Steep #2 // few minutes after boiling // 1 minute steep
Steep #3 // just boiled // 1 minute steep
I’ve had a really long day, and I just got home. I pulled this one out completely at random. I didn’t have enough for a large session, so I busted out my small celedon gaiwan. I warmed up the lil guy and dumped the long black leaves inside. I let them sit as I sat down and unwound. I lifted the lid and took in a very unique aroma. The scent was sweet with some heavy grass tones, alike green bean and hardy vegetables. The winter honey lingered in the background but the heavy dull vegetable tone dominated the brew. I washed the leaves once and prepared for brewing. The flavor was light. This is a good tasting brew, but there isn’t anything amazing about it. The flavor begins with some heavy wood tones along with a slight honey taste. The brew was not overly complex, and it didn’t last too long. It was okay for a late night drink, but it didn’t quite hit the spot.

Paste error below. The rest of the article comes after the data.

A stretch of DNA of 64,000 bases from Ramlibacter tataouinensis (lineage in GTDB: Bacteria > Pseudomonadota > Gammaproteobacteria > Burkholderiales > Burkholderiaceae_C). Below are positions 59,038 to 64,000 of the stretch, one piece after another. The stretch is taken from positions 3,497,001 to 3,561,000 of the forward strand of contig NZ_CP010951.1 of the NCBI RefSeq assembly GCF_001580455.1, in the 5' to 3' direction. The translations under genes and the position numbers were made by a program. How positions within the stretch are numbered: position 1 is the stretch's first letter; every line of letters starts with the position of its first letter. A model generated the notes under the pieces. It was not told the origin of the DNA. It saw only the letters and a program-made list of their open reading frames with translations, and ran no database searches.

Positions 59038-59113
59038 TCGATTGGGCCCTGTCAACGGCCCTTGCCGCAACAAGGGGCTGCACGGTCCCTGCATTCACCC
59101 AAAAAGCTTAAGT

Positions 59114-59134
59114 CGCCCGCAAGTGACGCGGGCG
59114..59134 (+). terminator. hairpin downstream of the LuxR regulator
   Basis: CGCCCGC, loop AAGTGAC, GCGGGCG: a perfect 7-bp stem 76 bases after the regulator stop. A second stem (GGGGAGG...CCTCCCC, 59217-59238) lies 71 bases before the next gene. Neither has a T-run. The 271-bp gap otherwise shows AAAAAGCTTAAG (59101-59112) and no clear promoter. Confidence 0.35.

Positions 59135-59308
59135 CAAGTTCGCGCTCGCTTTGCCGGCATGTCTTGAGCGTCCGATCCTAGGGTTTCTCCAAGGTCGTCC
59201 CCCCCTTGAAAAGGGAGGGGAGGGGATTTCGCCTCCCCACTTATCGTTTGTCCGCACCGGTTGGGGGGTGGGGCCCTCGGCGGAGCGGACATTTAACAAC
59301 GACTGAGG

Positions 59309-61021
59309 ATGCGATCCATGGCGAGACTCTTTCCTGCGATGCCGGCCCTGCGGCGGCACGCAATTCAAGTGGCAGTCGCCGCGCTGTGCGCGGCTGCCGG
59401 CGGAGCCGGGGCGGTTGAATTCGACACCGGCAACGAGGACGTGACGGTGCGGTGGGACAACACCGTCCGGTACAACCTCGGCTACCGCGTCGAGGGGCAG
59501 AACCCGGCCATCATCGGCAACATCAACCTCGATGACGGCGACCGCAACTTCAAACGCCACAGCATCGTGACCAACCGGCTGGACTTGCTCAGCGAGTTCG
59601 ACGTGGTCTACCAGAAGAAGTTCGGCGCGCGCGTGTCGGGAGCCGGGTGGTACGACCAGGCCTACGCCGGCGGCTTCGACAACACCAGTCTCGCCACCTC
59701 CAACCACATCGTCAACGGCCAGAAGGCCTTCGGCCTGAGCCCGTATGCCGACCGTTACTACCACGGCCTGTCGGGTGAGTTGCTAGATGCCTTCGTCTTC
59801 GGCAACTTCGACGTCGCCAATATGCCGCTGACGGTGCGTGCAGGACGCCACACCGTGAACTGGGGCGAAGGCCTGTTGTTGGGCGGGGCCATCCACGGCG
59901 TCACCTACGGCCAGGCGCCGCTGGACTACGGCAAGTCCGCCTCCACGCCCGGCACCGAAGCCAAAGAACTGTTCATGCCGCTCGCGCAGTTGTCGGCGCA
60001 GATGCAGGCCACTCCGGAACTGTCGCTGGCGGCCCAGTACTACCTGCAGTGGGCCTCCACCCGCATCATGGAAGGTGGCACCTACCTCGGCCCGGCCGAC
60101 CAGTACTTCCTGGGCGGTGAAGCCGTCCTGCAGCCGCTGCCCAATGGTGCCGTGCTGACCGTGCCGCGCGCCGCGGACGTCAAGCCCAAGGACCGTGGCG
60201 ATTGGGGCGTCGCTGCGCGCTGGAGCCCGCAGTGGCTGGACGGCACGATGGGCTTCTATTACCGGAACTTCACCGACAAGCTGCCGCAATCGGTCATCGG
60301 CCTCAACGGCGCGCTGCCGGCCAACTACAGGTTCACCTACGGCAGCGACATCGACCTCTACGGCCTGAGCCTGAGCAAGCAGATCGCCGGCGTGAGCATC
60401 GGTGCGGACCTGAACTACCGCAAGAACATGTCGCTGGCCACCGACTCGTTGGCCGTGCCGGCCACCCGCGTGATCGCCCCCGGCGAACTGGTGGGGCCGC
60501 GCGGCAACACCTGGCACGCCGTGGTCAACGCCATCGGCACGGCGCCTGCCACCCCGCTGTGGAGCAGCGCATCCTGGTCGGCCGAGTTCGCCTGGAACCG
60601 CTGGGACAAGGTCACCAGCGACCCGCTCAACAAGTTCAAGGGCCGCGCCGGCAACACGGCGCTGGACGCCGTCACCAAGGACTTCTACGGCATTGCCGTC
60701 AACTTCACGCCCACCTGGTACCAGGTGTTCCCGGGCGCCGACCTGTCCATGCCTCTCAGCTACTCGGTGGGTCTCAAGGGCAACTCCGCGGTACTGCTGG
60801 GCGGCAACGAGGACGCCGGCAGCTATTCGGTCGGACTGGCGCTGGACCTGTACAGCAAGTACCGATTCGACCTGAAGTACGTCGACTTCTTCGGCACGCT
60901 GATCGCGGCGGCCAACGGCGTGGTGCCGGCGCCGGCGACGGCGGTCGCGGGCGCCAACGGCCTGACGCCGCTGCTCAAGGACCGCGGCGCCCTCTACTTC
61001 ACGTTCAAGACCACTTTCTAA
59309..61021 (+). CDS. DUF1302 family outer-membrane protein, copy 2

Flavors: Dark Wood, Drying, Green Beans, Kale, Winter Honey, Wood
Working from home today and trying to make a dent in my sample pile before more new tea arrives next week! I believe this one was from Flyawaybirdie’s Christmas card. The leaves are long, dark, and wiry with a light honey aroma. But steeped, this tea has an unexpected scent of green beans! The flavor is also a bit vegetal, reminding me more of a green tea than a black tea (although the color is a deep mahogany brown). The honey flavor comes through mainly in the aftertaste. The tea is super smooth with not even a hint of bitterness or astringency…the silkiness is similar to an oolong. Not really something I’d purchase, but I’m so glad I had the chance to try it and experience a completely black tea from anything else I’ve ever tried!